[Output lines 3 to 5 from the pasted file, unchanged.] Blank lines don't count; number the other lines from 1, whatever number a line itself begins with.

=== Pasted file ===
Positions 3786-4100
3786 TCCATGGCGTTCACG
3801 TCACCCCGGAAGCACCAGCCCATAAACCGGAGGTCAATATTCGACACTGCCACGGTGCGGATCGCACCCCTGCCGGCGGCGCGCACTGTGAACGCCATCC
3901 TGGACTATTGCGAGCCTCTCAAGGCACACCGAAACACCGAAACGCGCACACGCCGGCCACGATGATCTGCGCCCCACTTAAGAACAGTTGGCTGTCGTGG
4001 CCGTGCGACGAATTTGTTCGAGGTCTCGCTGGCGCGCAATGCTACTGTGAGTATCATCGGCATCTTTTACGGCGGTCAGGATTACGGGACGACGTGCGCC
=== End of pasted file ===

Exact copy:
3801 TCACCCCGGAAGCACCAGCCCATAAACCGGAGGTCAATATTCGACACTGCCACGGTGCGGATCGCACCCCTGCCGGCGGCGCGCACTGTGAACGCCATCC
3901 TGGACTATTGCGAGCCTCTCAAGGCACACCGAAACACCGAAACGCGCACACGCCGGCCACGATGATCTGCGCCCCACTTAAGAACAGTTGGCTGTCGTGG
4001 CCGTGCGACGAATTTGTTCGAGGTCTCGCTGGCGCGCAATGCTACTGTGAGTATCATCGGCATCTTTTACGGCGGTCAGGATTACGGGACGACGTGCGCC